Take-home pay suffers a real decline. Take-home pay as measured by the BankservAfrica Disposable Salary Index suffered a decline after taking inflation into account. Nominally the increase was 2.5% in October 2015 over October in 2014. That means when inflation of 4.7% is taken into account there was a decline of 2.1% in the formal sector salaries paid into people’s bank accounts.
This is only the 2nd time this year that disposable salaries have declined after inflation is taken into account. Overall however, this year has been good to employees in the formal sector and this is somewhat unusual over the last four years of disposable salary data that is available.
There are some unusual and unfortunate reasons for the low increase.
In part, this is due to the high number obtained in October 2014 as back pay from wage adjustment’s was made in October to the metal industry and some others which resulted in a very high increase in that month - meaning that the base for the measurement is unusually high.
But weak economic conditions may also be having an impact as the salary of the person in the middle or typical salary also had a smaller than usual increase of 4.9% or just 0.3% above the inflation rate for October on a year ago.
The average salary was R12 840 in October. This indicates that the average salary also declined on a month ago by R150 and is perhaps partly a reflection that many people are not able to earn the extras in their salary such as overtime, work related bonuses or making targets for extra commissions.
Also the back payments of local government salaries are also now out of the system so in a sense the “normalisation” of salaries is continuing. Without any major strikes in the past few months it is expected that the salary base is now “normal” and therefore there should not be too many exceptions in the data for the next few months which will make comparisons much easier.
Despite this, the number of people earning well continues to grow fast.
Interestingly, the number of employees receiving over R50 000 in their bank accounts has more than doubled from 22 305 on average for the three months to October 2011 to 50 524 in the three months to October 2015 (Excluding those earning over R100 000 plus a month).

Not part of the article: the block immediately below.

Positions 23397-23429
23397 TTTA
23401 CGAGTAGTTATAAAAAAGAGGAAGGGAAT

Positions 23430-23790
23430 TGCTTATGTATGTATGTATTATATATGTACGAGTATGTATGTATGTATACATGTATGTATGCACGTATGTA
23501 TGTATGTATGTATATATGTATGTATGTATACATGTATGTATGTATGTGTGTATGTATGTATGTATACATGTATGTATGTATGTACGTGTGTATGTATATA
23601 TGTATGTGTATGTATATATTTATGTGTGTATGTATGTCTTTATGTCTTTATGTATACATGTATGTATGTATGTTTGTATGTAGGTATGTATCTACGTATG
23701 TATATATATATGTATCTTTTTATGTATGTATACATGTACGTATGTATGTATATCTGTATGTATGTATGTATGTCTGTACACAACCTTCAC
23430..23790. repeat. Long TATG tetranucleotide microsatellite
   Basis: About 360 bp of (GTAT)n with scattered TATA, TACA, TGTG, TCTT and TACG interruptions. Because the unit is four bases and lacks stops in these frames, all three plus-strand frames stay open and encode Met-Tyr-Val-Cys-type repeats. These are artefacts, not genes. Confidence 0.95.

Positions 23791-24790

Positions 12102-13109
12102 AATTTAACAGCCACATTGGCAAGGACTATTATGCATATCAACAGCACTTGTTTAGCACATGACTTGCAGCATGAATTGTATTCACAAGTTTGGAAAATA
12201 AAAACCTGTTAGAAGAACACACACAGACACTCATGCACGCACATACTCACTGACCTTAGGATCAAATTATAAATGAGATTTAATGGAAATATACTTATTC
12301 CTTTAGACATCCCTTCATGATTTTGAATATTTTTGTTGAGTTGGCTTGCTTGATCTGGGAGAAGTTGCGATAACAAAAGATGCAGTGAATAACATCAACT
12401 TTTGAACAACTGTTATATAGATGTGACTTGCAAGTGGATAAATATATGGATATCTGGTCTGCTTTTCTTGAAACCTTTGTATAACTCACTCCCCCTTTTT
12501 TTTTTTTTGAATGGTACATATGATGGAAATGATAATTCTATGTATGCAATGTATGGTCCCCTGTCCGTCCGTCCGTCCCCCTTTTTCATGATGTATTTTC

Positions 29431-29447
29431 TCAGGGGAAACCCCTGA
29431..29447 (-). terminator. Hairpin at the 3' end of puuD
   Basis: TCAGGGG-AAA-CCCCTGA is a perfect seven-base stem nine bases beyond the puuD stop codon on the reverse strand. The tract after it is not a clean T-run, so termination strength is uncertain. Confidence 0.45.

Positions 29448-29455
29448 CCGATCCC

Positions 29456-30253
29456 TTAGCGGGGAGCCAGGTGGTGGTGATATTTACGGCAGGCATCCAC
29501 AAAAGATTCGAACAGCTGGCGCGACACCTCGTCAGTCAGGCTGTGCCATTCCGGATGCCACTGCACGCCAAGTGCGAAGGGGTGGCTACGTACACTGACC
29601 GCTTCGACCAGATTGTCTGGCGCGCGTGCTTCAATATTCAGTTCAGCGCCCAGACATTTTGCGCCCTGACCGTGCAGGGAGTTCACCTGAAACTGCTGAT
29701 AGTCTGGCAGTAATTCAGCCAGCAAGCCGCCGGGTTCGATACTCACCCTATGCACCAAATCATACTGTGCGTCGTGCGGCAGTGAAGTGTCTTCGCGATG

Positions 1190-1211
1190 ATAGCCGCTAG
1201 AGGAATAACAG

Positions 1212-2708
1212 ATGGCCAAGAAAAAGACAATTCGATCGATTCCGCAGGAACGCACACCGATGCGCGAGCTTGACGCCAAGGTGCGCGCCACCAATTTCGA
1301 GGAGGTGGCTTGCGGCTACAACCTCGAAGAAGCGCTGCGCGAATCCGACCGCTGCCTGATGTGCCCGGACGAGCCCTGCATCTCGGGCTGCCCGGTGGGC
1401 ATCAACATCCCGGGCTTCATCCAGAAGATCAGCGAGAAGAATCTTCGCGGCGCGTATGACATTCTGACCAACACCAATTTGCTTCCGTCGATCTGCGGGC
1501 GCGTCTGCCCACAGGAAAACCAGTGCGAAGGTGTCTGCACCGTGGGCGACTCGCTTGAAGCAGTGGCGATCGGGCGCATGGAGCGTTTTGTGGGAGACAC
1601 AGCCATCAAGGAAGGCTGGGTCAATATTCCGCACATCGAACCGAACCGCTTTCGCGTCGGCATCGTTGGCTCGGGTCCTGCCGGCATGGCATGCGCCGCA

The number of people taking home between R50 000 and R100 000 has increased from 0.8% to 1.6% of the total number of people receiving salaries of under R100 000 per month. While this is only take-home pay as paid via the South African Payment system, it shows that despite income tax increases as well as “bracket creep” along with above inflation medical insurance increases the number of people taking home over R600 000 per year has doubled.
Similarly, the number of people who take home over R300 000 but less than R600 000 per year has increased from 5% of the total to 8.4% of the total number of earners. Those taking home between R120 000 and R300 000 has increased from 26% to 38.4%.
Those with a disposable income between R120 000 and R1 200 000 per year has increased from 31.7% of the total in October 2011 to 48.4% in October 2015. In numbers this represents a 61% increase in four years and far exceeds inflation.
This obliviously has resulted in higher tax collections as well as higher retail sales and explains why the upmarket retail figures continue to do well. The increase in the number of people earning over R120 000 indicates that despite slow economic growth the upper middle class is still increasing its ranks fairly well.
That at least is good news after the slew of bad news in recent months.
Pension increases still beat inflation.
In contrast to the salaries, pensions continued to increase well above the inflation rate in October 2015. The average disposable private pension was 9% up on a year ago and the same as in September 2015.
The average pension was R5 946 in October compared to R5 947 in September. The average private pensions increased with 4.2% in real terms. The pensioner in the middle or the typical pension increased with 9.3% in nominal terms to R3 957 per month.
Source: BankservAfrica and Economists dotcoza